Bacteriophage Ecology: Population Growth, Evolution, and Impact of Bacterial Viruses (Google eBook)

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Stephen T. Abedon
Cambridge University Press, May 1, 2008 - Science
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Bacteriophages, or phages, are viruses that infect bacteria and are believed to be the most abundant and genetically diverse organisms on Earth. As such, their ecology is vast both in quantitative and qualitative terms. Their abundance makes an understanding of phage ecology increasingly relevant to bacterial ecosystem ecology, bacterial genomics and bacterial pathology. Abedon provides the first text on phage ecology for almost 20 years. Written by leading experts, synthesizing the three key approaches to studying phage ecology, namely studying them in natural environments (in situ), experimentally in the lab, or theoretically using mathematical or computer models. With strong emphasis on microbial population biology and distilling cutting-edge research into basic principles, this book will complement other currently available volumes. It will therefore serve as an essential resource for graduate students and researchers, particularly those with an interest in phage ecology and evolutionary biology.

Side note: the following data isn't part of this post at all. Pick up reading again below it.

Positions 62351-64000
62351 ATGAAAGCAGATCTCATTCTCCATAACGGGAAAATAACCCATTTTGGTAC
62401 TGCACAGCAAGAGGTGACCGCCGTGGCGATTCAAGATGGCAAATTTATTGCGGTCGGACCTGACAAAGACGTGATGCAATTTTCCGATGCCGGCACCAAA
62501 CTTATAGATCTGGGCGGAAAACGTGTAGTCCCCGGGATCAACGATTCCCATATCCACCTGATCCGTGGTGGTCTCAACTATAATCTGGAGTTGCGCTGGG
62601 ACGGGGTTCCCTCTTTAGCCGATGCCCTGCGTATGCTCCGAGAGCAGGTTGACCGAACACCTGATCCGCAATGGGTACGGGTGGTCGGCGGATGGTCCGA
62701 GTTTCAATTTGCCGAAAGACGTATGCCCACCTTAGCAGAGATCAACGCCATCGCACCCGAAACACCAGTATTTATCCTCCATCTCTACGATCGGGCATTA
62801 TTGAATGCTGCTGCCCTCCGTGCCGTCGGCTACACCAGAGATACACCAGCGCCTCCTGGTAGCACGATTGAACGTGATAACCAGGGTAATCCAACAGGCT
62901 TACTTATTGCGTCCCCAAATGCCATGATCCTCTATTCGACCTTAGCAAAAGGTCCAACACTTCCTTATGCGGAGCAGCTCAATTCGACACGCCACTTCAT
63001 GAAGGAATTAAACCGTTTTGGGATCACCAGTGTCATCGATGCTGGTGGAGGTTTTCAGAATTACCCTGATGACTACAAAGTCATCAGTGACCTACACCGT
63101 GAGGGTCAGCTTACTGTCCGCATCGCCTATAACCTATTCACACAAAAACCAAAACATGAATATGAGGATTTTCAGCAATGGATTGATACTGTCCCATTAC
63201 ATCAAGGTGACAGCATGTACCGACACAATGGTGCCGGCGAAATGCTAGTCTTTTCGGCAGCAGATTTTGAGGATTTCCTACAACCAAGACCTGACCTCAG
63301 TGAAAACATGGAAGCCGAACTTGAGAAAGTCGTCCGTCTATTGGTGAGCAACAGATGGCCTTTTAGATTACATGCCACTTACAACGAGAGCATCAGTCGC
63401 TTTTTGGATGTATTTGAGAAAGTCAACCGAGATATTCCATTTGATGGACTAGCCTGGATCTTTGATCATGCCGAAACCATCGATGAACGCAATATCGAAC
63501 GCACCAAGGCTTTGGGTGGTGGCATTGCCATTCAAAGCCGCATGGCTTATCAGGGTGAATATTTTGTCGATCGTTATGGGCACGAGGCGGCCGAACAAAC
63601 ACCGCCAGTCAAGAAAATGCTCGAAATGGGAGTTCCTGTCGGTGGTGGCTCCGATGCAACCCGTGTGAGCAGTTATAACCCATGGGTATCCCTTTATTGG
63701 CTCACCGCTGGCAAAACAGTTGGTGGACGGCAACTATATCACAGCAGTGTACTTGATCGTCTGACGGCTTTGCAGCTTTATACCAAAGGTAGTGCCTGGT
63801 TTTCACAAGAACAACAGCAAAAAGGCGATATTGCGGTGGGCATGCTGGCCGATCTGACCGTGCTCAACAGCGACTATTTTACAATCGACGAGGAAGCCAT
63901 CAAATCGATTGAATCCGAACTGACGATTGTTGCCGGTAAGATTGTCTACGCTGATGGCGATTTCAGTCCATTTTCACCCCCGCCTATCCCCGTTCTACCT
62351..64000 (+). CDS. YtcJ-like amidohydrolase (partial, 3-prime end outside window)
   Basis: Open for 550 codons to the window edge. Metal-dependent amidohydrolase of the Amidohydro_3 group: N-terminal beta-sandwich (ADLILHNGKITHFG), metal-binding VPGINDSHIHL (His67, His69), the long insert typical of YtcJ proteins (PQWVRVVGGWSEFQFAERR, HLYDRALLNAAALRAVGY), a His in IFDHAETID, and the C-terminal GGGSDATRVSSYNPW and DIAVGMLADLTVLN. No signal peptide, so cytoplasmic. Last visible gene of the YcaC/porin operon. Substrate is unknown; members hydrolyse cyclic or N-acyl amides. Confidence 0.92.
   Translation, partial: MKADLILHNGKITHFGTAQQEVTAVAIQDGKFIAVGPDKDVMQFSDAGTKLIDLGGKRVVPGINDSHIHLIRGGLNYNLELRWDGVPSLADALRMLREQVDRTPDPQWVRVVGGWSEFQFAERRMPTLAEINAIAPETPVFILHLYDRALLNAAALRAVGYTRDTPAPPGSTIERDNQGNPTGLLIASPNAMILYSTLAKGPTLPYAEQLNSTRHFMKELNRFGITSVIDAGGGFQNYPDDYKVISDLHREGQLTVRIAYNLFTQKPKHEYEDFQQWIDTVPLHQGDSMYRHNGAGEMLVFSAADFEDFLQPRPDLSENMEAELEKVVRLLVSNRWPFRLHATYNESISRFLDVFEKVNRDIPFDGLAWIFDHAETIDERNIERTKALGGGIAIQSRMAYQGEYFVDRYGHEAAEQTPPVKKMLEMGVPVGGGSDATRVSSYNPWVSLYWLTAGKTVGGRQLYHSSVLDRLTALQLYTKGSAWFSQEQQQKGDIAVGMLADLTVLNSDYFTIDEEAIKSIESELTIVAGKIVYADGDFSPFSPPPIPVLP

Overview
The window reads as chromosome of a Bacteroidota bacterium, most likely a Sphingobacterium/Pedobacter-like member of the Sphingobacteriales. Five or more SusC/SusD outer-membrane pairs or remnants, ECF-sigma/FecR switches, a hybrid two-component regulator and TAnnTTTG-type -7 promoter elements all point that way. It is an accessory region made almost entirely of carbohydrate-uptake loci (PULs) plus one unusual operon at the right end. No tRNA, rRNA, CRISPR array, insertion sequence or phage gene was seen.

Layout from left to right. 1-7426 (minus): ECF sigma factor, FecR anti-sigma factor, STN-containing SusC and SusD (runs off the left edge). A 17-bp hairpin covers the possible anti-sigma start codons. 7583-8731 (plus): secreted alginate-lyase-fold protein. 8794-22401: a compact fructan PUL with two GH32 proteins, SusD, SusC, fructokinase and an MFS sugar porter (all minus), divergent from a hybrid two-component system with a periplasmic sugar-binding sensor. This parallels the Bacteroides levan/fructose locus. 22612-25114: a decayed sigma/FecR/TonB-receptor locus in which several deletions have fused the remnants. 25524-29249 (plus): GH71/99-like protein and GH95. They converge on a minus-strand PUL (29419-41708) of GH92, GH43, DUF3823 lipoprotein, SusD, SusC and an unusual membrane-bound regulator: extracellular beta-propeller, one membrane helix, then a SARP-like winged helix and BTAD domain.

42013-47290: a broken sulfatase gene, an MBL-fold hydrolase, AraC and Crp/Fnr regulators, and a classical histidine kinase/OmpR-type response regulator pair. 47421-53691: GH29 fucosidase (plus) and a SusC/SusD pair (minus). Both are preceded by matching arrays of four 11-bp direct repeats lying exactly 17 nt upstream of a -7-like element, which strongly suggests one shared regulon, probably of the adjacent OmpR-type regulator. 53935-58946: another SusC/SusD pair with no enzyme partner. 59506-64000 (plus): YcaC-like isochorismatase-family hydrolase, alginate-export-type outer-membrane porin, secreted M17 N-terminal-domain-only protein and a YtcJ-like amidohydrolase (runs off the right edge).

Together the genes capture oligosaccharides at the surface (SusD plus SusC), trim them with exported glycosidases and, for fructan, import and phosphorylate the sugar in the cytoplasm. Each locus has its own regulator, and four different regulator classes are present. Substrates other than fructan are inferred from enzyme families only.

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Contents

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Page 2215 - Barksdale. L. and SB Arden (1974) Persisting bacteriophage infections, lysogeny, and phage conversions. Annu Rev Microbiol, 28, 265-299.

About the author (2008)

Stephen T. Abedon is Associate Professor of Microbiology at The Ohio State University, He contributed to the editing of The Bacteriophages (2006) and founded the Bacteriophage Ecology Group at http://www.phage.org to encourage collaboration and to provide a central resource for the bacteriophage community.

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